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Sam Phillips has never been as prolific in her writing and recording than she has in the last year and a half. Near the end of 2009 she announced a musical installation project that allowed subscribers to fork of $52 in order to receive five brand-new EPs (of approximately five to eight songs each), a full-length album, access to audio logs, blog entries, silent films, drum-fills-of-the-week, and visual display. When she started this project she definitely didn’t know what she was getting into. She had only a handful of songs written at the beginning of the project, allowing for the pressure of delivering the promised music to motivate her to write and record. The Long Play works as a complete cohesive music experiential installation, sometimes unwieldy, but always fascinating to be a part of.


Sam has now released a physical CD of 13 songs from the Long Play project, called simply Solid State, and it distills the project down to its very essence.


cover art

Sam Phillips

Cameras in the Sky & Long Play

(Indie; US: 13 Feb 2011; UK: 13 Feb 2011)

But that’s not all!  After stepping away from a project that just saw 43 tunes come out of a year and a half of recording and writing, other less prolific musicians would want to take some time away. Not Sam. The experience of the Long Play inspired her too much and soon she found a second full-length album pour out of her. Tentatively titled Pretty Time Bomb, the album is a departure from the often times dark tone of the Long Play. It’s pop, and sugary, and it’s making Sam very happy!


Sam agreed to speak with PopMatters about her past as a Christian Rock pop starlet, being tossed around by the music industry, creating music on a budget and including fans in that process, and facing the daunting task of completing the most zealous project she’s ever set out to accomplish.


* * *


You used to be a Christian Rock singer under the moniker of Leslie Phillips.


When I first started writing songs at 14, I started off thinking I wanted to change the world, and most kids experiment with sex and drugs when they’re teenagers and I was really interested in religion. I remember being dropped off as a kid to Pentecostal meetings and exploring my way through all of that stuff. Part of that early musical experience was going through that exploration of spirituality and coming through the other end. What I found is that, instead of maybe me changing the world, it really changed me. I found out through that whole process that I wanted to learn how to write songs and make music better than I had before, and I realized that a lot of the fundamentalist people didn’t care about that, or were judgmental about that. It seemed that they had a very utilitarian view of art. That art was only to serve one purpose, which was to get across their point of view, and I didn’t agree.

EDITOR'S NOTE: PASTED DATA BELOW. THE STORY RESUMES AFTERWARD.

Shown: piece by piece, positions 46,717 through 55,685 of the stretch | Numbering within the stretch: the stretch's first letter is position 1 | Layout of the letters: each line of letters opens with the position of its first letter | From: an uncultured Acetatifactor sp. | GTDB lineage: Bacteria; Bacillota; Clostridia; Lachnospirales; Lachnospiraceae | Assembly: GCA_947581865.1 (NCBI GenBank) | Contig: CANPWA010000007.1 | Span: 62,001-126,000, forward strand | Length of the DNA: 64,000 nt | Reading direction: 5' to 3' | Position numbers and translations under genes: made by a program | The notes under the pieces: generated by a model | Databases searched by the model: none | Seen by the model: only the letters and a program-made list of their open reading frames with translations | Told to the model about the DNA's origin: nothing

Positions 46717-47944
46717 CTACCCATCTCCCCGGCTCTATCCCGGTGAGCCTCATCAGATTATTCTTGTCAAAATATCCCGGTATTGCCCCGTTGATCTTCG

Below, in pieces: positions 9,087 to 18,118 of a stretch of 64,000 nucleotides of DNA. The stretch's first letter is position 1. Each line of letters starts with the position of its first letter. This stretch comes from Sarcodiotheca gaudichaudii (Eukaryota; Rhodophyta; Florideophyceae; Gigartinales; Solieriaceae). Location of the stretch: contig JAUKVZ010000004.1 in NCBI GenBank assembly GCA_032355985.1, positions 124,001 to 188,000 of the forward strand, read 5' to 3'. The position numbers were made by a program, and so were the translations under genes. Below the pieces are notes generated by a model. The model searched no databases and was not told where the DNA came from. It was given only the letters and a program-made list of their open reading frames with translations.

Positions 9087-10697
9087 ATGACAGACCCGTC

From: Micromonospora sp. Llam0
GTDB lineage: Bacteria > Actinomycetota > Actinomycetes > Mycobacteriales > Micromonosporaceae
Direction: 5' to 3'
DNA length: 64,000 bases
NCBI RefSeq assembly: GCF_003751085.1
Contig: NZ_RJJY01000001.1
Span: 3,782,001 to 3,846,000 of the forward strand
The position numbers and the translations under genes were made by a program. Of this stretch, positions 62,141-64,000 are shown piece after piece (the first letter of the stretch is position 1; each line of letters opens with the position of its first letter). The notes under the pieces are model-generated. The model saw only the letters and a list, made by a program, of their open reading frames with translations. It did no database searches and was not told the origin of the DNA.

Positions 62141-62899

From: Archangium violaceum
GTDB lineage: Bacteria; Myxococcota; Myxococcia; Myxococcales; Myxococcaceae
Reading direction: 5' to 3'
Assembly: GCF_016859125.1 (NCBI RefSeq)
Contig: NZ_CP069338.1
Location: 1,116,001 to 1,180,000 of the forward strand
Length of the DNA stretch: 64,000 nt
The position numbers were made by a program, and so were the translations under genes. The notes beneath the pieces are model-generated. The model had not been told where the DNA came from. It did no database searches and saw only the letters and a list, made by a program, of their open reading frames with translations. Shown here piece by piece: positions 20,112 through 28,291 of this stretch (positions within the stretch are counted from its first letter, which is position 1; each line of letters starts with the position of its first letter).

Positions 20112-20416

You wrote some striking songs about questioning faith and religion once you changed you name to Sam Phillips, specifically in [1994’s] Martini’s and Bikini’s and [1991’s] Cruel Inventions. How did that evolution come about from Christian Rock to questioning religion?


I think that love is always the most important thing, and what I felt a lot about the fundamentalist doctrine and their behavior was that they became exclusive, that they were excluding people who didn’t believe in the same thing, or they were excluding gay and lesbian people, basically excluding a lot of people, and that didn’t feel like love to me. Love is always my gauge in anything, or any kind of philosophy or group, whether it’s religious or political, if love isn’t apart of it I have a dubious view of it, I’m not going to trust it 100%. I feel like I am closer to having a spiritual life rather than a religious life. I think just going through the [Christian Rock] process, and watching all of that in full swing. At that point in my life the anti-abortion movement was beginning to take hold. I watched those kinds of clouds gather. It was a really interesting thing, because I think it was a metaphor for how that culture felt aborted from the culture at large. I don’t talk about politics and about that very much, but it was definitely something that pushed me out of the [Christian Rock] world.


So, from that you went from being signed to a major label, and then with a semi-indie label, and now you’re with no label. How did each stage influenced your creative output?